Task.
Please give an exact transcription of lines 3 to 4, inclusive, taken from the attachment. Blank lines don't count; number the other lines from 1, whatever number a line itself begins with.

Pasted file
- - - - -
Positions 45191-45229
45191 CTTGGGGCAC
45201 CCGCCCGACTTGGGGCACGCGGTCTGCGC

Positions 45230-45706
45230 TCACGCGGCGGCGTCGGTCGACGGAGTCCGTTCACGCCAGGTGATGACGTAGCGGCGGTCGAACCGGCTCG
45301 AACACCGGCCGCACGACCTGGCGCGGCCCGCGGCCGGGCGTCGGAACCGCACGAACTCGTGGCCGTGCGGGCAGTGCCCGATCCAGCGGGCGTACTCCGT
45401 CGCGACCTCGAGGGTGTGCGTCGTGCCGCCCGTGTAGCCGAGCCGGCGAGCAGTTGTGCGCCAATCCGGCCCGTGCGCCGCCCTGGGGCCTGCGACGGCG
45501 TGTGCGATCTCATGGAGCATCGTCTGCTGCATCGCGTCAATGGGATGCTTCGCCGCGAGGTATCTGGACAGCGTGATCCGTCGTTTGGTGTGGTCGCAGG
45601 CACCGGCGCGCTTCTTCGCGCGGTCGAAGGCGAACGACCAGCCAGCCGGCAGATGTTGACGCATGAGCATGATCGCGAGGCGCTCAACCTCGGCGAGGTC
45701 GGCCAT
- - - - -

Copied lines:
45201 CCGCCCGACTTGGGGCACGCGGTCTGCGC

Positions 45230-45706